By Elizabeth Nolan Brown
December 17 is commemorated internationally in the sex worker community as a “Day to End Violence Against Sex Workers”—violence which activists say is rooted in prostitution’s criminalization.
The Sex Workers Outreach Project (SWOP-USA) organized the first such day 11 years ago, in response to the sentencing of “Green River Killer” Gary Ridgway. Ridgway murdered dozens of girls and women—mostly sex workers and runaways—in Washington state and California during the ’80s and ’90s. “Because of their work, the murders went largely uninvestigated, allowing Ridgeway’s violence to continue,” says SWOP-USA.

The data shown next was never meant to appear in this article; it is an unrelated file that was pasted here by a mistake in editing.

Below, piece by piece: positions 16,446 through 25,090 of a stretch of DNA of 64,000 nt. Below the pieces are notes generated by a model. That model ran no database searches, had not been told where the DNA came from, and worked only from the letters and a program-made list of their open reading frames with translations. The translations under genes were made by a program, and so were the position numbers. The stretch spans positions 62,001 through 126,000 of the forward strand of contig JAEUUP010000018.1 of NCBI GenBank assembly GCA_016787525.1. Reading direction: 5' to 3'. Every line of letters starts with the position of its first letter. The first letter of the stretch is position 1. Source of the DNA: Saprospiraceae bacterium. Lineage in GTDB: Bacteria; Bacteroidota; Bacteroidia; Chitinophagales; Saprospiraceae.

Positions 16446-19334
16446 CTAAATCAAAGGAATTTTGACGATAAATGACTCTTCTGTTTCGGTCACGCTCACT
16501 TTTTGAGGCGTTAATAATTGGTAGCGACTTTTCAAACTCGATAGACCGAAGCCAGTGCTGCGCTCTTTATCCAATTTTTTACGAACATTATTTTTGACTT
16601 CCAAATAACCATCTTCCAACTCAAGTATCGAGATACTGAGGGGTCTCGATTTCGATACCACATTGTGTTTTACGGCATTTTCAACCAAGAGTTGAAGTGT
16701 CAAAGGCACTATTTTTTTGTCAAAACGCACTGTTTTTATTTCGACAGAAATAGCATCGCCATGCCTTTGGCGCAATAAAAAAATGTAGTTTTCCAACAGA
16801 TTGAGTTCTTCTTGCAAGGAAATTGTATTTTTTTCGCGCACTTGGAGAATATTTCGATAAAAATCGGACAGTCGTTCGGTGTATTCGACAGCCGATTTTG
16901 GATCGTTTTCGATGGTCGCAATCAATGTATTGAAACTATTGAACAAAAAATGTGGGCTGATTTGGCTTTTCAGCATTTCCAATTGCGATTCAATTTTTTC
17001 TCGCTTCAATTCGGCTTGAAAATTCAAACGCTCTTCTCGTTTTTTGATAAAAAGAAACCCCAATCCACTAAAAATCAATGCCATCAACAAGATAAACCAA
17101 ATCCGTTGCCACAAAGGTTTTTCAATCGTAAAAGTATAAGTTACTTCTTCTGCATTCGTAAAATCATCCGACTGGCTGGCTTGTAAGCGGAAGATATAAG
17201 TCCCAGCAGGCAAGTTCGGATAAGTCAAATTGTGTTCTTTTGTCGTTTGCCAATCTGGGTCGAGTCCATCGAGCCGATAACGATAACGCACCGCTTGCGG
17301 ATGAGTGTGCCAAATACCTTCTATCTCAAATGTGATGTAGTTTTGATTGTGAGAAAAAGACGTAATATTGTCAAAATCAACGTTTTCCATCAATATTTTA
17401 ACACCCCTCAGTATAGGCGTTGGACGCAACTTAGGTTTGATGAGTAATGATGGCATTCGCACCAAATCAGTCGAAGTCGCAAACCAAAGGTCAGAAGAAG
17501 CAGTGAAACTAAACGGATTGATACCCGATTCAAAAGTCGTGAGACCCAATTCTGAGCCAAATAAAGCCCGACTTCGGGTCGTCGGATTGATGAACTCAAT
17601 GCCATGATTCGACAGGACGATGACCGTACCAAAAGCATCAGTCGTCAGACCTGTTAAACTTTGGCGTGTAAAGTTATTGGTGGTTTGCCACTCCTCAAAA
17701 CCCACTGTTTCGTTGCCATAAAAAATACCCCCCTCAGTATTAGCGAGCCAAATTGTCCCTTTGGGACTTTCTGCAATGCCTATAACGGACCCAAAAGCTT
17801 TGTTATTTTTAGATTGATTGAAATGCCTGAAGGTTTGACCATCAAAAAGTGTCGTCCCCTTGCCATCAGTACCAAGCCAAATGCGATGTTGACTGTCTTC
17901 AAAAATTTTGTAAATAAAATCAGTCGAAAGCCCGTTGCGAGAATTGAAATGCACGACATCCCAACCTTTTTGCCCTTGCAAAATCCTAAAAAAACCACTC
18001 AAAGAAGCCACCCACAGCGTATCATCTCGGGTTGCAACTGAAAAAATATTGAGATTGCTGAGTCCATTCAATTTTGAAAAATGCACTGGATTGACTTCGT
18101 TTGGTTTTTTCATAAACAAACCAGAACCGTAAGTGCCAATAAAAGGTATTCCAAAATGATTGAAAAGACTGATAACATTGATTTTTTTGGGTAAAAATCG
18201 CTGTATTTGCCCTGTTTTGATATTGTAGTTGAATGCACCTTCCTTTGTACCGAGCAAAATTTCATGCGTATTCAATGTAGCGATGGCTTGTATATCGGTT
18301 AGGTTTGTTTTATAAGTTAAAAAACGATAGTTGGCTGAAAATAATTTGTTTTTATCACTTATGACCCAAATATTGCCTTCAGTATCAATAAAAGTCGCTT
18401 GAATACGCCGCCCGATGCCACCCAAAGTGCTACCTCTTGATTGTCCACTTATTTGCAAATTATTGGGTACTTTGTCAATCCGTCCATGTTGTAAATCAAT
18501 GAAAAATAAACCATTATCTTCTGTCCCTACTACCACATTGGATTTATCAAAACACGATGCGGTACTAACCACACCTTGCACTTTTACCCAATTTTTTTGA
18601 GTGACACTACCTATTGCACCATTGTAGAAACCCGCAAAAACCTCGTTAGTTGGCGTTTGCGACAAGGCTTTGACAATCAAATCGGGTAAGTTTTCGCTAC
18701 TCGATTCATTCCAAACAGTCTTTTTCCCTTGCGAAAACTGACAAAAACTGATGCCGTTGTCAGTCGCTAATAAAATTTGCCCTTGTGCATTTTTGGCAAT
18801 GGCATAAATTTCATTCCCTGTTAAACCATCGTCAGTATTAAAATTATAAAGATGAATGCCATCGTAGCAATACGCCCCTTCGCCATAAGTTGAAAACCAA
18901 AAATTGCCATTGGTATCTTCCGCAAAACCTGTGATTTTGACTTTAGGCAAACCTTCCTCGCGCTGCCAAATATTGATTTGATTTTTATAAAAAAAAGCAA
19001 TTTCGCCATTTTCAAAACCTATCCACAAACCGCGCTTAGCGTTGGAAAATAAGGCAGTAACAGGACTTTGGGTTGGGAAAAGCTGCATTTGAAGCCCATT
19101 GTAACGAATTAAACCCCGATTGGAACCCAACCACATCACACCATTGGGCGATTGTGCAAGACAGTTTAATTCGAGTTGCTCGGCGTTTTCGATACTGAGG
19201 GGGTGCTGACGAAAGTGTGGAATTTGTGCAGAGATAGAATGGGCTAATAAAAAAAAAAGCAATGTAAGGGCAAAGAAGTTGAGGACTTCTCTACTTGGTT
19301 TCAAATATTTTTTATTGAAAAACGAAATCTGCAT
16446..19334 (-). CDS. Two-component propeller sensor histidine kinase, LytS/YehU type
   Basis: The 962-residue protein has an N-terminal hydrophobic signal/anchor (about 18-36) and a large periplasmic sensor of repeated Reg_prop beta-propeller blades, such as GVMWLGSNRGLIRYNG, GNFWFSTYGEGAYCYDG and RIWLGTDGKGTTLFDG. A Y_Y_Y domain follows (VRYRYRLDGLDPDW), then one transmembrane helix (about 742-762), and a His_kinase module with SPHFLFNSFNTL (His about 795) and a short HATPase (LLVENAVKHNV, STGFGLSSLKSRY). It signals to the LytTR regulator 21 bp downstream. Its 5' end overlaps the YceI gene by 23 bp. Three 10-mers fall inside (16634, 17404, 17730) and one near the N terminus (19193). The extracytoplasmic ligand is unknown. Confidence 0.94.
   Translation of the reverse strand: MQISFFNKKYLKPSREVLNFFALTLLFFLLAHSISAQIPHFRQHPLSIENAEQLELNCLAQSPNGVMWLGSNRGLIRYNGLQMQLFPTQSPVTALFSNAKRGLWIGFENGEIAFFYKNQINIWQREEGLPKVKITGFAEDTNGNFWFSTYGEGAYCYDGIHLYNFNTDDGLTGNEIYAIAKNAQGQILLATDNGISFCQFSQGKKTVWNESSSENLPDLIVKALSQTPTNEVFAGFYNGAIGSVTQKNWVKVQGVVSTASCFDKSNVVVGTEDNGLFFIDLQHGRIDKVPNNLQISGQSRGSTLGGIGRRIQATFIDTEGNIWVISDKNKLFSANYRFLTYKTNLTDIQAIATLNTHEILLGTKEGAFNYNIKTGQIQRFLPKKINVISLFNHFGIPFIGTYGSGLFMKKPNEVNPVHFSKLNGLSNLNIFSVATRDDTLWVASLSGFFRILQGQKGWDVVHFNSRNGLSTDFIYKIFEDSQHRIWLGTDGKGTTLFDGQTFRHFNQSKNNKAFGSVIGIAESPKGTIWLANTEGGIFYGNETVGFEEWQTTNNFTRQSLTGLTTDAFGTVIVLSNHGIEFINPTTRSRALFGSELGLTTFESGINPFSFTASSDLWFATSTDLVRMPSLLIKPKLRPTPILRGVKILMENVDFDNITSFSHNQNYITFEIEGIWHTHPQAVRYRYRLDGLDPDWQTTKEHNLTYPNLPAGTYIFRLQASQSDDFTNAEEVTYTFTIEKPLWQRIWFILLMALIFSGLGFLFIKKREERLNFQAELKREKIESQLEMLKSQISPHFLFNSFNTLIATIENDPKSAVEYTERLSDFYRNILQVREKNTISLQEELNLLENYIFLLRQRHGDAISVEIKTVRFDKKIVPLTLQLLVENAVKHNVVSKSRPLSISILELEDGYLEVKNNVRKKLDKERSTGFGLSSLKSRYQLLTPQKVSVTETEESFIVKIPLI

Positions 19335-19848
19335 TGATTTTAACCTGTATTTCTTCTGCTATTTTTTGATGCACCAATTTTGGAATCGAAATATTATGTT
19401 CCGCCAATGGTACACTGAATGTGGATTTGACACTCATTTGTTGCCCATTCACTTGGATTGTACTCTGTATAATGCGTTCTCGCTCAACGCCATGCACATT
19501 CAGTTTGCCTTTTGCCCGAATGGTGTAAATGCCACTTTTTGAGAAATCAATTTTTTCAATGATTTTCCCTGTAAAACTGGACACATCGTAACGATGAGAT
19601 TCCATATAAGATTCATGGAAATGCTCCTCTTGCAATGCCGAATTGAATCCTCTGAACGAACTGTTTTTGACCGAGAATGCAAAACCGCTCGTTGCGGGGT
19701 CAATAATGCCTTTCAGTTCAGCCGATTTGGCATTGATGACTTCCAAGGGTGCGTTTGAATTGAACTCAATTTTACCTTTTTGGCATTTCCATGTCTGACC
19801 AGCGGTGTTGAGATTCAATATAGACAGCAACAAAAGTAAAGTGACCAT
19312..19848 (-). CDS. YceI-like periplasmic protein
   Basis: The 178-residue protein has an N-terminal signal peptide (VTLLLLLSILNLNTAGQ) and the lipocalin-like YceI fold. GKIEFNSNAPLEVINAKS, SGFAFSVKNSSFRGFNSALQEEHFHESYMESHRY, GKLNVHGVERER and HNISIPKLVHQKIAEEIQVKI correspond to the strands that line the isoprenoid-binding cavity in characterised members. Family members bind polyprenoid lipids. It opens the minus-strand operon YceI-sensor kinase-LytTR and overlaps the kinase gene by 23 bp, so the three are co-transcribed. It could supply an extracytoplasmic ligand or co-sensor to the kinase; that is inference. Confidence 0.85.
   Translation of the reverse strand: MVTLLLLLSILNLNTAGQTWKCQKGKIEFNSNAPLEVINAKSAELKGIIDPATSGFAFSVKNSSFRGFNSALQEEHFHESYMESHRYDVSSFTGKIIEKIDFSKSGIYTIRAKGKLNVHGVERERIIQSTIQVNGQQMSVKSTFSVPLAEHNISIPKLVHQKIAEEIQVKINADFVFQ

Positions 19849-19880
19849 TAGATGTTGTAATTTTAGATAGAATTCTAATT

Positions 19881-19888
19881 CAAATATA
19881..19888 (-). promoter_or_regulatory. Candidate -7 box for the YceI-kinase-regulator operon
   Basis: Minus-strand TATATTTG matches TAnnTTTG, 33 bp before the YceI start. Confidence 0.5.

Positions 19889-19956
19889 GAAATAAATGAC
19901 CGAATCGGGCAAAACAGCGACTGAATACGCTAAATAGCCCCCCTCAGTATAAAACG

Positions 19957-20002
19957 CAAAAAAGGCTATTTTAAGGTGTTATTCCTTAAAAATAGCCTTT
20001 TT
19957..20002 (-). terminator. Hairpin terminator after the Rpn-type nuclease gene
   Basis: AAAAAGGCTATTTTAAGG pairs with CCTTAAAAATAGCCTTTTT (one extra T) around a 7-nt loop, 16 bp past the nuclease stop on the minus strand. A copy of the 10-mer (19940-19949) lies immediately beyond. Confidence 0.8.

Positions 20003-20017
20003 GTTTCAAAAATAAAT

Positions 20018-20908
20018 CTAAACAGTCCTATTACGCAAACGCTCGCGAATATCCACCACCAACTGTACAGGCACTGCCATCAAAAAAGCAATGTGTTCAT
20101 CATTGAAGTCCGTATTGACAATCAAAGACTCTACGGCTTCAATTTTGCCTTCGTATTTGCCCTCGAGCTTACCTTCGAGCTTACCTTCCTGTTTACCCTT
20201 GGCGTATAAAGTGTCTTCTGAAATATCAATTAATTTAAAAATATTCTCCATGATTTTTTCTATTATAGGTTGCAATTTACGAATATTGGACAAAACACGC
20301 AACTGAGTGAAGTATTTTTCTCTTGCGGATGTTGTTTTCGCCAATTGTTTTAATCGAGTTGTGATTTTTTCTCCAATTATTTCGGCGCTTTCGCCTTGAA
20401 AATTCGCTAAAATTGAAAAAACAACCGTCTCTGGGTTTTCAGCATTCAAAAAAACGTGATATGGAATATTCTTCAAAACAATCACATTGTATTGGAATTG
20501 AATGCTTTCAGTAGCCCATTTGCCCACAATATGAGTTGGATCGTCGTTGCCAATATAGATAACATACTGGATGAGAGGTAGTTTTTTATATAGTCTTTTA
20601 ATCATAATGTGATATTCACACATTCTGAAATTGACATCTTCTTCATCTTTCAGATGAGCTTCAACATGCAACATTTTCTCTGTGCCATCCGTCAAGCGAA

And because sex workers don’t view police or hospitals as safe, they tend to avoid seeking help following violent incidents, which also makes it harder for repeat perpetrators to be caught. “If you fear arrest, negotiating your personal safety becomes a secondary concern,” said Lindsay Roth, SWOP-USA’s Board Chair.
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